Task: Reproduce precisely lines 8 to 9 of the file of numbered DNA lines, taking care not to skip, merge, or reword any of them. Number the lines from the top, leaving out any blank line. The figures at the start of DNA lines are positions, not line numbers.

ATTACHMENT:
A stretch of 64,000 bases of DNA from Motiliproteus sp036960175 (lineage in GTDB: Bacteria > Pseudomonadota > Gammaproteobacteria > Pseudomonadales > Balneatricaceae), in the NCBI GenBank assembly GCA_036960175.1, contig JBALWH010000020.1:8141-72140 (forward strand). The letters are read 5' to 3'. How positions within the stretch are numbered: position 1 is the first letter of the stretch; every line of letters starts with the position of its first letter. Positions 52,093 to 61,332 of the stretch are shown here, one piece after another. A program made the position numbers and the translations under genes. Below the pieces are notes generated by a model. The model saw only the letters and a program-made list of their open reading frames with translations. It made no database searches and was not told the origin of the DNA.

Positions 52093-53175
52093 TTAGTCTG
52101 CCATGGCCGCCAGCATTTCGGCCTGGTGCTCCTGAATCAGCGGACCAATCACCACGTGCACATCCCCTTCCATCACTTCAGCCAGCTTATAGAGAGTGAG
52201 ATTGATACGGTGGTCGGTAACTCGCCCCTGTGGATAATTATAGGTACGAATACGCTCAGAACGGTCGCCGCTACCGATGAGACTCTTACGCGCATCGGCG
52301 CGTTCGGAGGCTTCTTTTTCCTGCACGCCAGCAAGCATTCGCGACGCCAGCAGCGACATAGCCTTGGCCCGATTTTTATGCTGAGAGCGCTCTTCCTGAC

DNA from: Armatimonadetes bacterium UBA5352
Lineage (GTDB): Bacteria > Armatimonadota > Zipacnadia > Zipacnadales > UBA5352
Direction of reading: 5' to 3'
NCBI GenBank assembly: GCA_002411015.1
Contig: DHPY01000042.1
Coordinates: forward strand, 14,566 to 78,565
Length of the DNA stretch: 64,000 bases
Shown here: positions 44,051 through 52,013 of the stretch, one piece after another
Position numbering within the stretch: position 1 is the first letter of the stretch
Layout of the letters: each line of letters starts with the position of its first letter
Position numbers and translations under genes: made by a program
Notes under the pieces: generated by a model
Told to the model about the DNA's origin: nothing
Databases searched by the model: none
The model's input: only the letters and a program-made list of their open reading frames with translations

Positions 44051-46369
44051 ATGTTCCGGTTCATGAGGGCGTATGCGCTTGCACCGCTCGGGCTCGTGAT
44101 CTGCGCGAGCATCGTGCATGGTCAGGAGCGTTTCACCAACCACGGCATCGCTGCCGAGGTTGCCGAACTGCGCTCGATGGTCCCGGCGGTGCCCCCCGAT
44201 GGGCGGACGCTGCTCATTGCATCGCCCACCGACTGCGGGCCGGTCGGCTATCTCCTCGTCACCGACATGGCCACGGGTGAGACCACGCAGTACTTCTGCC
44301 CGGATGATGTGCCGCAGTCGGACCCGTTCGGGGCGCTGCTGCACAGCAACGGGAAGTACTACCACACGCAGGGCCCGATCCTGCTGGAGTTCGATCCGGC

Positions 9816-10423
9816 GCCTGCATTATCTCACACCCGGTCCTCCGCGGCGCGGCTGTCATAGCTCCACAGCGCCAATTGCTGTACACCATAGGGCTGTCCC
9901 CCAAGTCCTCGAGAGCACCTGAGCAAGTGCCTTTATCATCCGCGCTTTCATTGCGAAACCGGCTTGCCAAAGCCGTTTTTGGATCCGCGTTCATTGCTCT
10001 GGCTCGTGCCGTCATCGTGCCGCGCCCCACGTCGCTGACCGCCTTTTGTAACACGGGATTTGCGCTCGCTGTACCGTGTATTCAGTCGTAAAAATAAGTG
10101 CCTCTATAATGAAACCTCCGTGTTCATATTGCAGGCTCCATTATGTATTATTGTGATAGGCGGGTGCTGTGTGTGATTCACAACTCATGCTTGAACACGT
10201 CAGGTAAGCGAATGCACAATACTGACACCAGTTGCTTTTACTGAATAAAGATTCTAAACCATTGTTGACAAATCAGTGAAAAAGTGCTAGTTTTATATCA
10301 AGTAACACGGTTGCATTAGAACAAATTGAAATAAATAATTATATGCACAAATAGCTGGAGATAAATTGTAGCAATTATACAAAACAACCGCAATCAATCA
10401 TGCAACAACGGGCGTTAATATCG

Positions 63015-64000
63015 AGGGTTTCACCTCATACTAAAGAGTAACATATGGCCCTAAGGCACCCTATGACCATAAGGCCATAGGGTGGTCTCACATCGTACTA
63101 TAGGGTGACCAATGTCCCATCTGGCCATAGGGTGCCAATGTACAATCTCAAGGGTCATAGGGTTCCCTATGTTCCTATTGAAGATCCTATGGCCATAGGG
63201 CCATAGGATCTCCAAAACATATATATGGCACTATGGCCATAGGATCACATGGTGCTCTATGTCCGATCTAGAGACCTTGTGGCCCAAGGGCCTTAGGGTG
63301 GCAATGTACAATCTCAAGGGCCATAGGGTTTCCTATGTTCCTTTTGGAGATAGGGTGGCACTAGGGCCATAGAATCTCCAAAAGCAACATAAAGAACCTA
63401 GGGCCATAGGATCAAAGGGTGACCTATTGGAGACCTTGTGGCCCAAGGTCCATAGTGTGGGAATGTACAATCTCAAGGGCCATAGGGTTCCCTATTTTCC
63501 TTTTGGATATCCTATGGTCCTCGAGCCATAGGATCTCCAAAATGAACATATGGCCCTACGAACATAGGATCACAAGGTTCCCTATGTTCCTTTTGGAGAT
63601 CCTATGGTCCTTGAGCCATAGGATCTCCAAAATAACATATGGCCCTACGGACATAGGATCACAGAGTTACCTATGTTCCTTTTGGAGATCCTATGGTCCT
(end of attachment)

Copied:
Lineage (GTDB): Bacteria > Armatimonadota > Zipacnadia > Zipacnadales > UBA5352
Direction of reading: 5' to 3'